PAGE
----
For individuals it is not much different. Again virtually all of the cases settle. Few individuals can afford to litigate with the Commission absent an indemnification from the company or a D&O policy to pay the legal fees. As Mr. Kwak’s case illustrates, winning without such coverage can be losing. Even where there is coverage for the legal fees, executives are often reluctant to litigate. More typically a business decision is made that it is better for the company and the individual to get the deal done and move on.
To be sure the SEC views its actions as meritorious and based on fact. No doubt many have merit and the settlements do in fact reflect the facts. As Mr. Kwak’s case illustrates however — and it is not an isolated instance — sometimes the Commission’s cases do not reflect the facts. This happens not so much because of a bent to pick on small fish as Mr. Nocera suggests, but perhaps because of the way enforcement operates.
In Enforcement, the facts are typically gathered by the junior staff members who are the least experienced. The evidence is summarized in an Action Memorandum which is reviewed by supervisors, senior staff and ultimately set to the Commission to approve the institution of an action. This means that the actual evidence is frequently only reviewed by the junior most members of the Enforcement Division. As a GAO report issued in March 2009 suggests (discussed here), the Division of Enforcement is top heavy with layers of supervisors. Those supervisors spend their time reviewing memos and attending meetings where they are briefed, not reading evidence. Under this system, it is not to hard to see how a case is brought against someone like Mr. Kwak alleging “coordinated trading” — a buzz phrase in manipulation cases — when in reality the facts only show “coordinated phone calls.”
Once the case is brought, little changes. While the SEC typically files lengthy “speaking complaints” it is not unusual for the agency to gloss the facts regarding key elements with conclusions such as “the defendant transmitted material nonpublic information” or the defendants “engaged in coordinated trading” rather than reciting the actual facts. Stock phrases such as these are substituted for facts — a pleading technique which can conceal the fact that the SEC is inferring that the claimed event happened, but has no hard evidence to support its supposition.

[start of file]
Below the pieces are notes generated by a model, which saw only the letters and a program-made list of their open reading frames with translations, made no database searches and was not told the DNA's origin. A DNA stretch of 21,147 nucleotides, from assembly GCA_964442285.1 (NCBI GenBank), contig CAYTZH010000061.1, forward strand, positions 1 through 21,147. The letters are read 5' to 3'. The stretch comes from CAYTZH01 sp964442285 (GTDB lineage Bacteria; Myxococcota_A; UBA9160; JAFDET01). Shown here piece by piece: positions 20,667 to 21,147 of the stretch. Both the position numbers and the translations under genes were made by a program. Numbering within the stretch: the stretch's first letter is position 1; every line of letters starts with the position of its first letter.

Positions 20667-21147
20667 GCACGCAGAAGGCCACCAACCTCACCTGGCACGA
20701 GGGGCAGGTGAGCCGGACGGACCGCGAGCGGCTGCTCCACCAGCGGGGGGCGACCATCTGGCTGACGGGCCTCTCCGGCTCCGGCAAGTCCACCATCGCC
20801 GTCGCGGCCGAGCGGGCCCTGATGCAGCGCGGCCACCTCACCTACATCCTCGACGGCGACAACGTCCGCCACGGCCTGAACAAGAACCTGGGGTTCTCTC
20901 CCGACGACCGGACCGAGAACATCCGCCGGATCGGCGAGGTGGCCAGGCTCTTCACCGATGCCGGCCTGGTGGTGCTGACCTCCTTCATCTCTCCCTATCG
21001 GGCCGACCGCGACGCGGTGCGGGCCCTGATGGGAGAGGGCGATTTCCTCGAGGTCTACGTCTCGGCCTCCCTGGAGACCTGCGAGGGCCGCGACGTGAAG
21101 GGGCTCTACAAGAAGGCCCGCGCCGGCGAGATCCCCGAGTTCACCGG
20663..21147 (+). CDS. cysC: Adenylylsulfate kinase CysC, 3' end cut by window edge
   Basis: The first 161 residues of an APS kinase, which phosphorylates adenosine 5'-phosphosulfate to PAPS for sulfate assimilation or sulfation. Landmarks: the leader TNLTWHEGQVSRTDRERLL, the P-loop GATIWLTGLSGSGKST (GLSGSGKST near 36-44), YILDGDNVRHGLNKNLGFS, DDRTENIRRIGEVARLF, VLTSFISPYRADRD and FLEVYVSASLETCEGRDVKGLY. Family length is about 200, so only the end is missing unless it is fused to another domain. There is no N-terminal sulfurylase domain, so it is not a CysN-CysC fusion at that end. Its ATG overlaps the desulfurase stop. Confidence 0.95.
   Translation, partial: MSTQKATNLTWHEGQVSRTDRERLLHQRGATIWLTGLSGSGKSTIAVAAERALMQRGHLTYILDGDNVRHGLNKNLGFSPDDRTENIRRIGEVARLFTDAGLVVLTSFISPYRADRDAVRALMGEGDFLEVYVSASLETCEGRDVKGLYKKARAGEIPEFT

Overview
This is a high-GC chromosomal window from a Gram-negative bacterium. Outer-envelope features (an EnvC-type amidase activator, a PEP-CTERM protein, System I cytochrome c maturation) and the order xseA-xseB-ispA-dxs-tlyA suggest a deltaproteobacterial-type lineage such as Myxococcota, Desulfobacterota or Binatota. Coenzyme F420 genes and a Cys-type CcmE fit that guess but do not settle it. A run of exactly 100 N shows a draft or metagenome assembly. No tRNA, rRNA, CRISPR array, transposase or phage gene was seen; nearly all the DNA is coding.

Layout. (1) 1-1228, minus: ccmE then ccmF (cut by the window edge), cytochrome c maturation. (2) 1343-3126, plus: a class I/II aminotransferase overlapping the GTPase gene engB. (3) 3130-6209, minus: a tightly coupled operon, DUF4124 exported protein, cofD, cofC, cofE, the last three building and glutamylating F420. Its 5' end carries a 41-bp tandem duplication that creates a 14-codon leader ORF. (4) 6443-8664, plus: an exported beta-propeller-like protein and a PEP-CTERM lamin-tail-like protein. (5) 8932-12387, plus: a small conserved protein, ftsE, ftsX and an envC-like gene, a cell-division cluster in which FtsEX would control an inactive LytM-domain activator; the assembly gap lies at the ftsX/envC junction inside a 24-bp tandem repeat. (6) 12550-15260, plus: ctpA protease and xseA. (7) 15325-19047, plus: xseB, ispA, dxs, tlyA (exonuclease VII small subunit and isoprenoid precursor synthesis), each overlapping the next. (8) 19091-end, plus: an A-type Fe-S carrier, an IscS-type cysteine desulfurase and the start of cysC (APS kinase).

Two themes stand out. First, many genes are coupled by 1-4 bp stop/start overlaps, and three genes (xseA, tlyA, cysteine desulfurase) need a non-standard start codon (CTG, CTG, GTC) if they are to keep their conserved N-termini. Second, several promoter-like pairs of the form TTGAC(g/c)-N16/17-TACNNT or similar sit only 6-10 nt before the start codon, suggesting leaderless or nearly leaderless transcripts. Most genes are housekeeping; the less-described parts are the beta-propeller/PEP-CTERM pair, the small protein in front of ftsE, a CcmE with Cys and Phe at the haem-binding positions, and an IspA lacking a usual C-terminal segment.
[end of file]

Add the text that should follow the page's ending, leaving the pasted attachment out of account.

In a private securities action under the PSLRA a plaintiff would not be permitted to use this pleading technique — the court would demand the facts or dismiss the case. While the PSLRA does not apply to the SEC, the agency is supposed to plead fraud with particularity under Rule 9(b). More often than not however courts do not rigorously apply that standard to the SEC, despite the fact that the agency should have the facts from its typically lengthy investigation. All of this encourages settlement for the came reason the private cases settle — years of discovery takes its toll in cost and many other ways.
In revamping and rejuvenating enforcement the new Chairman and her team should begin by making sure that the merits do matter — return to basics, focusing on the evidence. Reorganizing the Division should start by getting staff members out of meetings and down in the trenches, reviewing the actual documents and analyzing the testimony. Equally important is a meaningful dialogue during the Wells process as the case moves toward a prosecutorial decision. In that process, the merits should be carefully considered and evaluated by both sides rather than just rushing forward to settlement.
In the end, the only way to ensure that the resolution of a Commission enforcement action reflects the merits is if the facts are the key focus starting from the Director’s office on down through the Division. The chairman reportedly has a sign on her office door which says “how does it help investors?” Perhaps the Enforcement Director should have one which say “what are the facts?”